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I start with an economic model that describes an aspect of natural law that I believe is most relevant to the study of economics.
Figures 1 and 2 demonstrate a fundamental principle that underpins all economic production. The inner circle in each case represents economic production itself. It is styled ‘People’s Production – Wealth’ drawing attention to the fact that all wealth is produced by people. The outer dotted circle represents the all encompassing influence of the laws of nature or Natural Law. It indicates that everything within it is subject to it. In
Figure 1 the lower two points of the triangle represents the human and non human players in the productive process whilst in Figure 2 they represent the individual producer and society respectively. The base line in each case indicates the existence of a direct relationship and influence between them. Each of the two side lines of the triangle indicates the economically significant aspect of the respective players’ nature. The apex of the triangle indicates the importance of the conditions that exist where operation of these two natures interact. The point of showing the influence of natural law in this way is to note that whatever conditions prevail at the point of interaction, the basic model, and the relationship between the players, remains unchanged. Thus the model may be seen to be ‘true’ everywhere and at all times where ‘Humanity’ and the ‘Universe’ are the players as in the case represented by Figure.1. Similarly the model is always ‘true’ in the more limited, but important, case represented by Figure 2 where wealth is the product of Private Firms operating within the context of Civil Society.
In each case we may note the importance of human enterprise to the active side. This includes all human labour, skill, talents, knowledge, will etc. Similarly we may note the importance of Land on the passive side. In Figure 1 this is included in the term Gifts of Nature emphasising the importance of all that is given to mankind and that to which he may ‘add value’ by his enterprise and endeavour, and without which, he cannot exist.
In Figure 2 the term Land is made more explicit and we see the appearance of the economic term ‘Capital’. In fact capital is not shown explicitly in Figure 1 since it is included in the inner circle denoting ‘People’s Production - Wealth’, capital being that part of wealth that is used to facilitate the production of more wealth. This makes clear the important distinction between Land and Capital. Land is a gift of nature and is not man made, capital is always man made. Capital, for the purposes of economic analysis, is thus not to be regarded as a ‘Primary Factor of Production’ - it is itself a product. It is however a critical factor in all economic societies and is reflected in Figure 2 where its ability to enhance, both the human enterprise of the firm, and the productive potential of society and the land, is recognised.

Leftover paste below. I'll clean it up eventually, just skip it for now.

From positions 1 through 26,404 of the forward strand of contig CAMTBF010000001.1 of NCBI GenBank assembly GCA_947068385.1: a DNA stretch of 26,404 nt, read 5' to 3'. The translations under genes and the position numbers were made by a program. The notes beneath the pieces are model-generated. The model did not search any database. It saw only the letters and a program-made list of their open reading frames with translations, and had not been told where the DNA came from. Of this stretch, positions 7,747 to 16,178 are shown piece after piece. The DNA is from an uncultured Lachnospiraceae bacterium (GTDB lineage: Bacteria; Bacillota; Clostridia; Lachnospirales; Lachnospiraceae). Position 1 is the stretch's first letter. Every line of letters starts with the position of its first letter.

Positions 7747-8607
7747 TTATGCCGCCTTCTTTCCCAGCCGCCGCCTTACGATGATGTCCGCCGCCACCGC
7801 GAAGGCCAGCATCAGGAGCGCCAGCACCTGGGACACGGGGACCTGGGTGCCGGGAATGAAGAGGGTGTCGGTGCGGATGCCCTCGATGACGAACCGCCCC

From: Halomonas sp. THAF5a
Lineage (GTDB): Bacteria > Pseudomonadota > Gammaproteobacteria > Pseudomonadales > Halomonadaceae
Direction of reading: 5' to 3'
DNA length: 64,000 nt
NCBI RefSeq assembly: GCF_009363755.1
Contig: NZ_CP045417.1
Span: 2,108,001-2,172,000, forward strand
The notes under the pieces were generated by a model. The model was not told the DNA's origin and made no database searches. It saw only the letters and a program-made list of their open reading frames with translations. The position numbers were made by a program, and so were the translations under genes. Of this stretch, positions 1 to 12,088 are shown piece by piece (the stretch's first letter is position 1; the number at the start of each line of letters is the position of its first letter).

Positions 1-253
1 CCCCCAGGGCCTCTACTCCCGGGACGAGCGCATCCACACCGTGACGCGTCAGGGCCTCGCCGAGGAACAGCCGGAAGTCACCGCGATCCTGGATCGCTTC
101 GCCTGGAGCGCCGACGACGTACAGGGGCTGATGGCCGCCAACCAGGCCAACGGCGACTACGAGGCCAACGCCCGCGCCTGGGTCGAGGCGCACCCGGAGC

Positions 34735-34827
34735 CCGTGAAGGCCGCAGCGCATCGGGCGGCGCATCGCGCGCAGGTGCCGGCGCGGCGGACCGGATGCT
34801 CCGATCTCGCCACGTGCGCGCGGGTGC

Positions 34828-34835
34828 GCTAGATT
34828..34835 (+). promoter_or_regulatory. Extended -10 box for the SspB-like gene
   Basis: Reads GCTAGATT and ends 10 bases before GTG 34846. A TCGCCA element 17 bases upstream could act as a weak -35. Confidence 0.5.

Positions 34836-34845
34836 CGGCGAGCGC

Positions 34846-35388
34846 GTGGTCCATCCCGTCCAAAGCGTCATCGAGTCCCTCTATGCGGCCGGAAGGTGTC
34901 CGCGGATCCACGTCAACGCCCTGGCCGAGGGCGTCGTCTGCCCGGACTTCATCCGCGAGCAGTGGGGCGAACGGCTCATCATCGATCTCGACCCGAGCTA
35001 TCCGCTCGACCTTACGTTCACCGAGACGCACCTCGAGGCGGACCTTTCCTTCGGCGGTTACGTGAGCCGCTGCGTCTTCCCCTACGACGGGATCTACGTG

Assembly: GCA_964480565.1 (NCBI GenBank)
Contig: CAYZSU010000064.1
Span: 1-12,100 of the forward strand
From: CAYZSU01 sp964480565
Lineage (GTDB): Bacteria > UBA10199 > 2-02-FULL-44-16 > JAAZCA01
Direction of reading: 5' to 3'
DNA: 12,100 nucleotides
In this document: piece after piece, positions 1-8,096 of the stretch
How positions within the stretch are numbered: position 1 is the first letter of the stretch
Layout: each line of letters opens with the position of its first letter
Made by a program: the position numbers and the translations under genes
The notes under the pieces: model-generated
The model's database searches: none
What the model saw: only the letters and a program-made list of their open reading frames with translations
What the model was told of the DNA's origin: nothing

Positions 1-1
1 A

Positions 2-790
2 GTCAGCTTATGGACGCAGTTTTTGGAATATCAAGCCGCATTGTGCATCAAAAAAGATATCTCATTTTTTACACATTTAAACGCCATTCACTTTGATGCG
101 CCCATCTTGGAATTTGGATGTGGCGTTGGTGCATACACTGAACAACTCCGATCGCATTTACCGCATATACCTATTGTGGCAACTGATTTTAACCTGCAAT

The productive process itself is shown to consist of the interaction of two primary factors (labour and land) both assisted by capital and society. In a settled trading economy such as we have today the benefits of society are, like the land, intimately associated with location. Not only does society provide a framework for law and order but also provides a range of services and protections that vary in degree and value with their location. Two key and obvious facts, frequently overlooked, show themselves here.
First - no two people (or firms) can occupy the same location at the same time; occupation is invariably ‘exclusive’!
Second – no two locations are identical - there are always differences. Arising from the first it is essential for a civilised and ordered society to adopt a means by which exclusive occupation of locations may be allocated to particular individuals and firms. This needs to be in a manner that provides each with security of tenure suited to the nature of their activity. Arising from the second basic fact is that the occupants of any location will enjoy advantages and disadvantages compared with their fellows who occupy other locations. Whilst the degree of the differences may be slight or great – differences there will always be.
With these two immutable facts in mind we may proceed to show first how production or value added is affected by differences in location advantage.